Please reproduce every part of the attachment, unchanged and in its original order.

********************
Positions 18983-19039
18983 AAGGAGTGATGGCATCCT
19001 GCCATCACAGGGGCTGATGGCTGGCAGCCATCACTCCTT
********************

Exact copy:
Positions 18983-19039
18983 AAGGAGTGATGGCATCCT
19001 GCCATCACAGGGGCTGATGGCTGGCAGCCATCACTCCTT